Is it just me, or do too many agencies claim to be able to perform organic search optimization for clients? I mean, really. An agency that charges someone for doing “SEO” as part of a site build should be able to understand how to populate meta descriptions, and what to populate them with. Right? Sitemaps should be easily handled as well. None of that grab-a-third-party-tool and send over whatever output it coughed up as a legit sitemap – especially if that sitemap happens to include advertising links embedded in it and links to competitor’s websites.
What are agencies thinking when they do things like this? I’ll tell you what they are thinking: “We don’t understand it, the client certainly doesn’t, so anything we do will be good enough to justify the fee.” Truly a case of not knowing what you don’t know.
I realize I’m casting dispersions broadly here, but, ah, I’ve seen it happen. So if you’re an agency and all upset, calm down. I’m not naming names here, but I have to ask. If you’re upset, why is that? Perhaps you need to review your own work for clients?
The real trouble is, as an in-house SEM, it’s on your neck if things go south. Therefore, it’s your responsibility to ensure your agency knows what they are doing, if you are using one. There’s a reason licenses are issued for drivers – it shows they know how to control a car. Well, in theory, at least. Come to Seattle and you’ll wonder.
Back to the point though, should we have SEO licenses issued to agencies to prove they “know how to drive”? Too many agencies made their name managing paid search programs in past years. Their transition to managing SEO consisted of nothing more than adding that to the list of services provided on their website. No talent to back it up, nothing beyond grabbing some best practices online, swapping a logo in place and starting to charge clients. While this isn’t the case with all agencies, far too many are still at this point.
I mean, can you truly trust a “full service agency” to do the organic search work carefully when they build web pages and actively choose to replicate the title tag across an entire subsection of the website? When they hand you the keys to your shiny new website and say it’s all done, did they really work in your best interest and include proper optimization techniques? Did they think to put in a robots.txt file and populate it correctly for your application? How well are the images optimized? Did they test page load times?
So many agencies claim to have worked for <insert-any-brand-here>. You see a long page dedicated to the logos of companies who are better off having worked with this agency. Want to test this? Contact the company, track down the person who managed the work being done and ask them if they’d hire the agency to do the same work again. Did the work meet or exceed the company’s expectations? While it’s completely legitimate to showcase your past clients, a design agency pitching websites on SEO work shouldn’t be using Google as a reference point. I’m pretty sure that agency did not lend Google any SEO support.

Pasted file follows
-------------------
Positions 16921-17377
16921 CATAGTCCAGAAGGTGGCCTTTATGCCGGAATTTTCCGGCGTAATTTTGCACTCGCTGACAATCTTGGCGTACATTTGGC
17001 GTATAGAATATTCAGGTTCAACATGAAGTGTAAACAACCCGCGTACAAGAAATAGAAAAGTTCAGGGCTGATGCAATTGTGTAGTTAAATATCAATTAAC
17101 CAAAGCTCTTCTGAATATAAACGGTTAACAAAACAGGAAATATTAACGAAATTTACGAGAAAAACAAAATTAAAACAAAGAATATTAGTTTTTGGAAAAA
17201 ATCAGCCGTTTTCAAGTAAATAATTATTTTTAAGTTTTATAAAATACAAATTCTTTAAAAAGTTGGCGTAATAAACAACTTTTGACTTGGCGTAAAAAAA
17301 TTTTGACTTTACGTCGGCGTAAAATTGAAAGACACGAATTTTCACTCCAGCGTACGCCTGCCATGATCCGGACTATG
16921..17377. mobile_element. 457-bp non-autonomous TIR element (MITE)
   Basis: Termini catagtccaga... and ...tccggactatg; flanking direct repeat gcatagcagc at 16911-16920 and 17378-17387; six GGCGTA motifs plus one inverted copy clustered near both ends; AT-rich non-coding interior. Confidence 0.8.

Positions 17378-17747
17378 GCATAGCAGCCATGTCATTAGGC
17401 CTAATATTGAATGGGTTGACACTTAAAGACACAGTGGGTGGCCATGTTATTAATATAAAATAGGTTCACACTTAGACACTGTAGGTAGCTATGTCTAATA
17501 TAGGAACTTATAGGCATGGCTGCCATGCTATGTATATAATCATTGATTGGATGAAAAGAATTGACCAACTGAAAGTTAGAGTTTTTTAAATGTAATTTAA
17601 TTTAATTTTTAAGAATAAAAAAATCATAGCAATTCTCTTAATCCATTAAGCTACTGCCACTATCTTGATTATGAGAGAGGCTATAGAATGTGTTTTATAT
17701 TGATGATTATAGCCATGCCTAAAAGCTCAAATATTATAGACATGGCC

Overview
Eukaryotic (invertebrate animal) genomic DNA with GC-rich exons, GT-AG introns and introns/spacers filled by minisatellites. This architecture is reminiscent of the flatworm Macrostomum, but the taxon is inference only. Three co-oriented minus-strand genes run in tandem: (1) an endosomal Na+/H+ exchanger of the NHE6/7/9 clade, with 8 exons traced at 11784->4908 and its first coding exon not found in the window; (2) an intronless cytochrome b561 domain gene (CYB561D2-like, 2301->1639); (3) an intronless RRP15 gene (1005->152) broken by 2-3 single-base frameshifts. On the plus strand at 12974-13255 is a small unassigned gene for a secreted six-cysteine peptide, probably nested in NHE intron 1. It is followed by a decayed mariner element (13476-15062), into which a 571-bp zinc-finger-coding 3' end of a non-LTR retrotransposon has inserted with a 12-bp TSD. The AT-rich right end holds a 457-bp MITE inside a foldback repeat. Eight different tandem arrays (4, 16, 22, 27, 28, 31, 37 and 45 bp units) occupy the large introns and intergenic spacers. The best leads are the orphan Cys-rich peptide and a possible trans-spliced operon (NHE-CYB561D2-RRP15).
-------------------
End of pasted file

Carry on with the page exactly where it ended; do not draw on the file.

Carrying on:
To provide some balance to this article, I’m not letting the in-house crowd off the hook. You’re enabling the agencies. By continuing to not understand the space you are paying them to cover for you, there is no oversight. By quietly paying for shoddy work and then simply shopping for a new agency, there is no accountability being built. Worse, many small-to-mid-size agencies will leave the interaction thinking you were happy with their work. They will then spin off, with your logo on their “clients” page to seek work elsewhere.
If you are an inhouse SEM, you have to take responsibility and manage those agency relationships with a firm hand. This does not mean you need to be riding their butts 24/7, or be rude in meetings. It means you need to know more than they know about the product they are building/working on for you, and more about the type of work they are doing. Yes, there’s a balance point here, too.
The reason you hired the agency was because you didn’t have the design resources to build the nice website. Fine, you don’t need to dust off your Photoshop skills, but if they were tasked with doing SEO, you’d damn well better know how to do SEO better than them. How else can you ensure you are getting top work from them?
I guess the point of all this really, is as the in-house SEM, you need to step up and manage your agencies. Learn who’s using an agency around your company, and for what work. Then pitch that you be included in the decision and screening process for future agency hiring. There are enough solid, knowledgeable online marketing agencies that can perform SEO properly that you need not settle for anything less than excellent.
Final word of advice for agencies. Don’t pitch me on a “neat css trick” to enable crawlers to see my content on a rich media page. It’s cloaking. Call it that, and you’ll earn my respect…and maybe even the contract.
Opinions expressed in the article are those of the guest author and not necessarily Search Engine Land.